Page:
Beth Motta Design & Marketing

How designers and developers can join forces to get the job done

web designer and developer

Whether you are a freelancer or full time employee, you may be asked to play the role of both web designer and developer for some projects. However, sometimes, you may be required to work along with someone else and only be responsible for one of these roles. Designers and developers can sometimes butt heads, so it’s important to learn how to work well with one another. Here are some ways you can work together effectively without killing each other.

Keep each other engaged no matter the stage of the project

As the designer: Send your initial design concept over to your developer BEFORE sending it to your client. Have your developer ensure that everything you’ve designed is technically feasible, such as layout, color, responsive functionality, etc. You don’t want your client approving a concept which will change during the development stage. They may be disappointed when they can’t have what you originally showed them. As the developer: In turn, send your developed layout BACK to your designer BEFORE submitting for client review and launching the site. Your designer should approve the final layout to ensure that the developed product matches the initial CLIENT-approved concept. In fact, you should keep your designer involved in your process even during the build. Don’t forget, designers know a little bit about the web too, and you shouldn’t out rule their input.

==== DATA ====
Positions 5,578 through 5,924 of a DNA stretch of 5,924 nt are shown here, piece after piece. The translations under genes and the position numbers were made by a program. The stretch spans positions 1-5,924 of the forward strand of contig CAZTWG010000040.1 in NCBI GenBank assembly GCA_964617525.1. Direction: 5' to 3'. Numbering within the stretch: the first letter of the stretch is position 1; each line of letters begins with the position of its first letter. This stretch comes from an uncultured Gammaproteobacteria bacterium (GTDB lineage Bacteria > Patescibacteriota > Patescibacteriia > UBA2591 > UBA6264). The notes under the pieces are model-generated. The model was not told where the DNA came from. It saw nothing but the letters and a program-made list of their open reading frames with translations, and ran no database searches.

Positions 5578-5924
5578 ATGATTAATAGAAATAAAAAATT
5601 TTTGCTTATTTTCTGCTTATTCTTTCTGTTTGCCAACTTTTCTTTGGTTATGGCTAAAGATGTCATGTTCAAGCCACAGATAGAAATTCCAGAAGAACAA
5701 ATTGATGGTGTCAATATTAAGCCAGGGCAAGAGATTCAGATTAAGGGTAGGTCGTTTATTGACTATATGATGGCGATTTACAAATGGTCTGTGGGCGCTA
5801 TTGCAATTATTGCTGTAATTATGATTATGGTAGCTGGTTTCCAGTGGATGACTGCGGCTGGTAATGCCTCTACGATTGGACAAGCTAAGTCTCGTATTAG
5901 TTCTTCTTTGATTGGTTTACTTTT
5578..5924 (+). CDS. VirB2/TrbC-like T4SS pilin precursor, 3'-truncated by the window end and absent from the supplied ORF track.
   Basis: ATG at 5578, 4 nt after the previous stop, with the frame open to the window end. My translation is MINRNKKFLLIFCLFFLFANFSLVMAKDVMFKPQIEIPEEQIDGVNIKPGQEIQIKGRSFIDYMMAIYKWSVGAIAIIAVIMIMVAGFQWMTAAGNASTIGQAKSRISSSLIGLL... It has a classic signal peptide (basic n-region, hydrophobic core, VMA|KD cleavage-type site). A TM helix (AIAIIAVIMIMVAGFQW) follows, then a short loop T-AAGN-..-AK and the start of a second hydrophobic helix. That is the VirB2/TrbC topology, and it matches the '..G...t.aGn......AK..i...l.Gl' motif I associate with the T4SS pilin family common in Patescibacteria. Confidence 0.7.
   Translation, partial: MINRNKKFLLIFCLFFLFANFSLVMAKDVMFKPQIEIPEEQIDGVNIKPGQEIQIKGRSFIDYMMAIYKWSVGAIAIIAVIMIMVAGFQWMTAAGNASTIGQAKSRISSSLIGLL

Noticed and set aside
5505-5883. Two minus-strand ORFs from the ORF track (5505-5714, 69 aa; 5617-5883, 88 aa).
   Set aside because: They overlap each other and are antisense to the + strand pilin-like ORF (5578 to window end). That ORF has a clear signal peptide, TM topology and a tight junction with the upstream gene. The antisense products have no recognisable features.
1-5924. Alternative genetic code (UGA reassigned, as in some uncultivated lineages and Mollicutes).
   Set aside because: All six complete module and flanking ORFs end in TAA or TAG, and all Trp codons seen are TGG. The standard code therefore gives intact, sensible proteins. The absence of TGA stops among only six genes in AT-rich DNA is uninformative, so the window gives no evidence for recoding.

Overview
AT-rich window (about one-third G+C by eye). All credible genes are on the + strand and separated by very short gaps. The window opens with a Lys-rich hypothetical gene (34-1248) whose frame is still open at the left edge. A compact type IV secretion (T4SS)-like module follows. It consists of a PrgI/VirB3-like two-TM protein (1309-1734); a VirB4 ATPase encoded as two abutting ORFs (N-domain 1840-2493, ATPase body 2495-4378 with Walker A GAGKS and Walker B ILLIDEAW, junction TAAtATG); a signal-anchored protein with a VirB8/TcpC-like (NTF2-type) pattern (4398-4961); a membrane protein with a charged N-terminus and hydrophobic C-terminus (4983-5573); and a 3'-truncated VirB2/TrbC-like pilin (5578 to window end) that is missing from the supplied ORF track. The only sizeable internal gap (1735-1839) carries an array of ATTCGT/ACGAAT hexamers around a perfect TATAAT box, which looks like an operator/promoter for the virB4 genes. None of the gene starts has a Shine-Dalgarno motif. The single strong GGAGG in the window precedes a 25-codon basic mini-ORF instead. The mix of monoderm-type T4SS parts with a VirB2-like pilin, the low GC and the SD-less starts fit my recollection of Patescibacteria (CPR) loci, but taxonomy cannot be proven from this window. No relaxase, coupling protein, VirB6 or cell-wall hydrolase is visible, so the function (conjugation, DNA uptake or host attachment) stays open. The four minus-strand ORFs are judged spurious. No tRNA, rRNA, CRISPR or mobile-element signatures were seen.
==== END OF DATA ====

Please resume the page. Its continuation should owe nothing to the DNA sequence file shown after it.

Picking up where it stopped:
Respect each other’s  capabilities, expertise AND budgets

As the designer: If your web developer isn’t quite capable of coding a super advanced technical feature you’ve designed, or doesn’t have enough time in the budget to learn how, work with him or her to find a solution that will be more economical but still effective for the goal. As the developer: Don’t confuse, “this can’t be done” with “I don’t know how to do this”. Be honest with your designer about your capabilities or when something simply won’t work. Also, don’t get too frustrated when your designer sends you 200 nit picky design edits to make to your CSS file—which you may think looks great. Details like color, spacing, depth, typography and other subtle effects can really make or break a design. Straying too much from the designer’s original choices can destroy the integrity of  the original concept. You may not have the skilled eye to catch these details—but that’s ok, your designer will.

Communication is key to building a successful site

As the designer: Make sure your photoshop files are clearly organized and layers are labeled. Take a minute to go over your file setup, let them know where rollovers are, how smart object work etc. Keep in mind, your developer may also have a design background, so be open to his/her design suggestions if it will help site’s purpose. Remember, the project is for the client, not you. As the developer: Learn about each other’s knowledge with what you do and speak in terms each other will understand. Don’t try to be all fancy by throwing the industry terms around—you’ll may come off as condescending, without even realizing it. Especially keep this in mind when speaking with a non-technical client. They may not know what a “module” is.

Learn from each other and have fun!

The more open and respectful you are to each other’s responsibilities, the better you will be at your own job. This article may be mostly about designer-developer relationships, but can really cater to other job descriptions as well! Communication, open-mindedness and respect will make working together fun and you’re project will be a bigger success!

Read why BMD&M can be a great team to work with! 

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Beth

Beth is the owner, lead designer and developer of BMD&M. Beth blogs about design, development and DIY projects. When she's not blogging, she teaches as an adjunct instructor at a local college. Beth also tweets for BMD&M.

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